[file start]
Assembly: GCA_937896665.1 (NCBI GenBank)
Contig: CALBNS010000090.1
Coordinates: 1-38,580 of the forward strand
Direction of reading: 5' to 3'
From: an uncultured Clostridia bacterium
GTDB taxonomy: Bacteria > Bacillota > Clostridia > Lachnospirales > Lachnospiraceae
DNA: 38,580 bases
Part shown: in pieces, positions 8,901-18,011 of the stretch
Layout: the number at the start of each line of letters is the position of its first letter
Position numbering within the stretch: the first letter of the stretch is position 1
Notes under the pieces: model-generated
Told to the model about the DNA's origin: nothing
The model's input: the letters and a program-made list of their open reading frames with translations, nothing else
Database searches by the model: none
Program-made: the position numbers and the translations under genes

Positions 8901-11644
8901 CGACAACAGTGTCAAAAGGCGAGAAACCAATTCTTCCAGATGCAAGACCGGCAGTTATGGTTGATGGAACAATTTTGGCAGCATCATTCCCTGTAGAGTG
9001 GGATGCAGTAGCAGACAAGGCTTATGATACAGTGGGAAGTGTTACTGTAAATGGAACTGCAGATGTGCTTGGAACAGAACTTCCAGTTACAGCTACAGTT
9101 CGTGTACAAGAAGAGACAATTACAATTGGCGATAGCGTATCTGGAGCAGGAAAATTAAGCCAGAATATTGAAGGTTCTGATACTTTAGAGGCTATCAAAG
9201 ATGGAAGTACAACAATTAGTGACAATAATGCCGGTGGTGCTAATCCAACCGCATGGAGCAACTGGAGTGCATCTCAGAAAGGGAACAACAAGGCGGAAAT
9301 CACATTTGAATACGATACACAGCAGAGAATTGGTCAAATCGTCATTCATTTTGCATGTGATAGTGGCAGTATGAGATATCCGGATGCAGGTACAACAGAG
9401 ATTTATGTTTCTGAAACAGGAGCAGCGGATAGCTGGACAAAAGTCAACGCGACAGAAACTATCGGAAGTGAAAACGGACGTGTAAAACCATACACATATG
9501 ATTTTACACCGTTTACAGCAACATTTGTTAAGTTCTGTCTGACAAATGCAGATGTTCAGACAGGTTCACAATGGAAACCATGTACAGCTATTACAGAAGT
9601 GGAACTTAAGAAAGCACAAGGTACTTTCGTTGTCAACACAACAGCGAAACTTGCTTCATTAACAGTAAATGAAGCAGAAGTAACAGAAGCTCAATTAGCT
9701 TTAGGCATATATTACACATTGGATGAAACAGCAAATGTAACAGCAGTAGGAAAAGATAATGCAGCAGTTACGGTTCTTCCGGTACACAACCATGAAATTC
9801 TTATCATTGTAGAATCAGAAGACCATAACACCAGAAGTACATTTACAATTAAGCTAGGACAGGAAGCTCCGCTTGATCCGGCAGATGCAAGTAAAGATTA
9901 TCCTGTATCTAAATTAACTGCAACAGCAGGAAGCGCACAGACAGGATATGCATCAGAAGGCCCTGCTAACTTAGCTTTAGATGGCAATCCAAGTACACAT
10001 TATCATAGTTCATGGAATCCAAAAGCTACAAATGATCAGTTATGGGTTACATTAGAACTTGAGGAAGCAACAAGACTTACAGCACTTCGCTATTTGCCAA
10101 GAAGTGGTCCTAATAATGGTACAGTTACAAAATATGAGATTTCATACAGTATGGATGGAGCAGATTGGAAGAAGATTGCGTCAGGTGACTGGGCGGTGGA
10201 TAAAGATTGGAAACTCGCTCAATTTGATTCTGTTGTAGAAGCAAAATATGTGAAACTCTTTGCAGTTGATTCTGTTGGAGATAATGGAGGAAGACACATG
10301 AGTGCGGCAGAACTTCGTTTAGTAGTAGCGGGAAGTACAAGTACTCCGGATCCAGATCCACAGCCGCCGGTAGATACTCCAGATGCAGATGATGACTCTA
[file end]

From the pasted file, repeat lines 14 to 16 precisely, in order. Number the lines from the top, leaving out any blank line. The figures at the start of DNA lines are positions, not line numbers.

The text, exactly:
Database searches by the model: none
Program-made: the position numbers and the translations under genes

Positions 8901-11644